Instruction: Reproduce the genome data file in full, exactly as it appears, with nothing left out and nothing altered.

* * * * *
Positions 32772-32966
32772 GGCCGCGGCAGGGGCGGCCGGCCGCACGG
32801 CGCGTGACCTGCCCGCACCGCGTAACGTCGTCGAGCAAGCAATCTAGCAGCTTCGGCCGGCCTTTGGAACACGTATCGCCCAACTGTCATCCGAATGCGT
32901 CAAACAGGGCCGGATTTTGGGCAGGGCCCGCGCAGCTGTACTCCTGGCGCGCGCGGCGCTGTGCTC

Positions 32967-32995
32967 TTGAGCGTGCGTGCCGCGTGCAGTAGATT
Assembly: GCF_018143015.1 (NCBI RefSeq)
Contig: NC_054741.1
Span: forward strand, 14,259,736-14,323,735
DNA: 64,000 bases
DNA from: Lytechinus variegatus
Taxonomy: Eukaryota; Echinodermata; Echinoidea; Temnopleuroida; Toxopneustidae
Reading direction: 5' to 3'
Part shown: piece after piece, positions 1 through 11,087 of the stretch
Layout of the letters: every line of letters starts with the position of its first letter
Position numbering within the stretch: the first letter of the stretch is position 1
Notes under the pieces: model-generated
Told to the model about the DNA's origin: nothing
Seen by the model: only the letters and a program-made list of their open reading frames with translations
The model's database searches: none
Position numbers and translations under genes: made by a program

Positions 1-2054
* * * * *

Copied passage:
Positions 32772-32966
32772 GGCCGCGGCAGGGGCGGCCGGCCGCACGG
32801 CGCGTGACCTGCCCGCACCGCGTAACGTCGTCGAGCAAGCAATCTAGCAGCTTCGGCCGGCCTTTGGAACACGTATCGCCCAACTGTCATCCGAATGCGT
32901 CAAACAGGGCCGGATTTTGGGCAGGGCCCGCGCAGCTGTACTCCTGGCGCGCGCGGCGCTGTGCTC

Positions 32967-32995
32967 TTGAGCGTGCGTGCCGCGTGCAGTAGATT
Assembly: GCF_018143015.1 (NCBI RefSeq)
Contig: NC_054741.1
Span: forward strand, 14,259,736-14,323,735
DNA: 64,000 bases
DNA from: Lytechinus variegatus
Taxonomy: Eukaryota; Echinodermata; Echinoidea; Temnopleuroida; Toxopneustidae
Reading direction: 5' to 3'
Part shown: piece after piece, positions 1 through 11,087 of the stretch
Layout of the letters: every line of letters starts with the position of its first letter
Position numbering within the stretch: the first letter of the stretch is position 1
Notes under the pieces: model-generated
Told to the model about the DNA's origin: nothing
Seen by the model: only the letters and a program-made list of their open reading frames with translations
The model's database searches: none
Position numbers and translations under genes: made by a program

Positions 1-2054